December 31, 2009

Adam Carolla - Created the #1 Podcast on iTunes After Firing in 2009

Will radio reugees be able to make their own podcast profitable? This could be a question for many radio personalities that are running out of options like Howard Stern, as he contemplates leaving Sirius XM radio in 2010, the last year of his contract.

The Adam Carolla Show was a syndicated morning radio program, which began airing on January 3, 2006 and ended on February 20, 2009. The show was produced by CBS Radio and was based out of KLSX in Los Angeles. On February 20, KLSX changed format from hot talk to Top 40 (CHR) station 97.1 AMP and the Adam Carolla show was canceled.

Carolla's next move was to create a podcast within a month. He soon reported 1.6 million cumulative downloads after only three episodes, and a shocking 250,000 people grabbed the first podcast before it even found its way into the iTunes directory.

The podcast is absolutely hilarious. In a Carlton Banks, LMAO sort of way. On one of the podcast, he chats it up with Brad Garrett from "Everybody Loves Raymond." After you find it listen at the 33:00 mark as they talk about the "bankability" of a podcast and the lost of his radio show. Then listen at the 41:00 mark as he slams most industry executives' inability to know what is and what isn't funny. Listen here

This is how he does it. **explicit content**


But is Adam Carolla making any money from all of this?

Peter Kafko of Media Memo answers that question:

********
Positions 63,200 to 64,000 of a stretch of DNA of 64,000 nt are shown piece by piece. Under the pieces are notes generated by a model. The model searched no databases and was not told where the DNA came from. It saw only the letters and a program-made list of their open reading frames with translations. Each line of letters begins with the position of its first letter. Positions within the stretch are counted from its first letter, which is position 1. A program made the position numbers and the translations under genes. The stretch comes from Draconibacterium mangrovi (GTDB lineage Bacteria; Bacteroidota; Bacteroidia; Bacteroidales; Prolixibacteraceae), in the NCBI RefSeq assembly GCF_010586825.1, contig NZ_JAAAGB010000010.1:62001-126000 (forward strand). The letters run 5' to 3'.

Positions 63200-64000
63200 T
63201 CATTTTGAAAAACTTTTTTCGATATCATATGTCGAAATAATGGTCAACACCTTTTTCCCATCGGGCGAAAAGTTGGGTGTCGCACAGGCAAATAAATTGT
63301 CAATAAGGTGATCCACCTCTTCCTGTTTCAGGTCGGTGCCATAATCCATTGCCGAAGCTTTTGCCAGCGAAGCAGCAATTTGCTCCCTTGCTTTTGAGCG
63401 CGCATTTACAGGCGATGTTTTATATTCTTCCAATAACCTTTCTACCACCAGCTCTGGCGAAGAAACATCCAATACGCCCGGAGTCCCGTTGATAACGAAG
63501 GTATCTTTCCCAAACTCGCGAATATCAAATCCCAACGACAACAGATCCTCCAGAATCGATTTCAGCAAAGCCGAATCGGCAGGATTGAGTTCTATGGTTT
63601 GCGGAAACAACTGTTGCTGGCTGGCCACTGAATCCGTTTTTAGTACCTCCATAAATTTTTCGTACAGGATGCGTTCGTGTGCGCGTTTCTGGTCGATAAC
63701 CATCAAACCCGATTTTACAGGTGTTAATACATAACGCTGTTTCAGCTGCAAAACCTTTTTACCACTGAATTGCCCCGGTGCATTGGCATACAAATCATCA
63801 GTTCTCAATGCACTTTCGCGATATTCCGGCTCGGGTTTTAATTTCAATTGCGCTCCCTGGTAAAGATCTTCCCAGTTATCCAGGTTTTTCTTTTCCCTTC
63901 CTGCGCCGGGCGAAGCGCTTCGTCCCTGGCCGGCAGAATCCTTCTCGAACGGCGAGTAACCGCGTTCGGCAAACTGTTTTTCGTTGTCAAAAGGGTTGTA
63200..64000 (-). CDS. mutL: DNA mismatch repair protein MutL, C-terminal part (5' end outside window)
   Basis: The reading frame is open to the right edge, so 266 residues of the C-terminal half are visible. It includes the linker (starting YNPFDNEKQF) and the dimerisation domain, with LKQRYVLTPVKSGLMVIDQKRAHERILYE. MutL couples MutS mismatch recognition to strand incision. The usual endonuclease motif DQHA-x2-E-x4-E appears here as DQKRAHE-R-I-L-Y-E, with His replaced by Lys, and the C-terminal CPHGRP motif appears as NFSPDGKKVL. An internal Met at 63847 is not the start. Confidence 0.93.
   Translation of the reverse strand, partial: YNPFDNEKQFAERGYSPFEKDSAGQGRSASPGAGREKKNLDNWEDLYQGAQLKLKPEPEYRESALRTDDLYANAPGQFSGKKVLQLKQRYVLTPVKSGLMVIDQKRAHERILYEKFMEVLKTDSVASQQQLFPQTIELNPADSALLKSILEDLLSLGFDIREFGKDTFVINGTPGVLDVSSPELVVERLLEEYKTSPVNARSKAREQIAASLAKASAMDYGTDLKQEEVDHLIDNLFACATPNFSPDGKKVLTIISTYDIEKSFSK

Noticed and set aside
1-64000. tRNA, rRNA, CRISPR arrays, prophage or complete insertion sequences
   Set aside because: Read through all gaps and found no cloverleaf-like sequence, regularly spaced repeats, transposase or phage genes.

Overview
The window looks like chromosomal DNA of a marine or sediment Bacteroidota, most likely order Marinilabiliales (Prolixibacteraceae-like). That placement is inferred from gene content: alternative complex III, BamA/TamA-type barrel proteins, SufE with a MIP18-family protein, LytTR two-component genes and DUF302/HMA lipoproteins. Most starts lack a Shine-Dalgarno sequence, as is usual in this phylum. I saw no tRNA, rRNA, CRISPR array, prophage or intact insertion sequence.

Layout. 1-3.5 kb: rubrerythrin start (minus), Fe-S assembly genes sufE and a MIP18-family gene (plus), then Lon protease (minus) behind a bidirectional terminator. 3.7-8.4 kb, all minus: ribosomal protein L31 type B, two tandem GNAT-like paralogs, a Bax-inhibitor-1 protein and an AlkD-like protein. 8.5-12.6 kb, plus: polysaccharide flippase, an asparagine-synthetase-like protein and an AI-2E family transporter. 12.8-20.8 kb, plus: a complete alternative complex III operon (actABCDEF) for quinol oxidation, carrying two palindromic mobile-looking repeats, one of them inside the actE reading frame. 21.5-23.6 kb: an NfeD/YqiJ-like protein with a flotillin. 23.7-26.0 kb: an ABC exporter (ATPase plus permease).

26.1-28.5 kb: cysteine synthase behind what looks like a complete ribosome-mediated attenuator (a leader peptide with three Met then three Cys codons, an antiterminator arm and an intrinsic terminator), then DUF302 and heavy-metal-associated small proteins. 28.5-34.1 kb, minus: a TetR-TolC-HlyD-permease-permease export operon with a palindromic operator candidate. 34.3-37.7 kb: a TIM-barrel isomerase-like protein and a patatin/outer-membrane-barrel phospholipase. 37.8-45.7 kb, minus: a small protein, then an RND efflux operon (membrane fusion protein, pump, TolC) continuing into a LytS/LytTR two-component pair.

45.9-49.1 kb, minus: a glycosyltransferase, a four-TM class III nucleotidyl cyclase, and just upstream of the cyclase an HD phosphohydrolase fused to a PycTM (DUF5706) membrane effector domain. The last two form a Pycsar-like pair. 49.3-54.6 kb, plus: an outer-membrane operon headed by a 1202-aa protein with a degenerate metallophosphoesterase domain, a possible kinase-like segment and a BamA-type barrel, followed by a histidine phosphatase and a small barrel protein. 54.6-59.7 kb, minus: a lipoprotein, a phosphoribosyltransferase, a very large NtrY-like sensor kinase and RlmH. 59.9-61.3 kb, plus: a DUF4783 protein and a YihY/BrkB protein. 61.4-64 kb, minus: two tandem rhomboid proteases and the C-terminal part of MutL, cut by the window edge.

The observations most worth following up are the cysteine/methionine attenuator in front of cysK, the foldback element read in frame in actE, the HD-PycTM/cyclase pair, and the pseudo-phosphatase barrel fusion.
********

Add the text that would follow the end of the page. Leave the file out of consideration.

All in all, Carolla estimates he’s spending about $3,000 a month to produce the show, primarily on bandwidth bills. Revenue: Zero.

That’s primarily because Carolla can’t make any money from his show until the end of the year. He’s still getting paid–very well–by CBS, and his contract has a noncompete. But it’s also because it’s unclear how Carolla could actually go about making money from his podcast even if he wanted to.

The basic options: Try to charge his listeners or try to sell advertising. The former hasn’t been done before, and the latter hasn’t made other podcasters much money so far.

“I think that he’s going to have a tough time,” says Marc Horine, VP at ESPN Digital Media, who oversees a stable of podcasts that were downloaded about eight million times a month last year. Even at that volume, Horine says, ESPN has only been able to turn that into a “7-figure-plus” business–and that’s with a large sales staff and the ESPN brand name.

The problem is that podcasts are still considered “experimental” buys for advertisers. And until podcasts can aggregate bigger audiences–and provide marketers with better ways of tracking their ads’ performance–they are probably going to stay that way.

Internet streaming stations, HD radio, satellite radio, podcasts, music apps; will all start to look and sound the same to listeners. I say mobile devices have and will continue to change the radio game in 2010 and beyond. Podcasts profitable??? Maybe sooner than you think...

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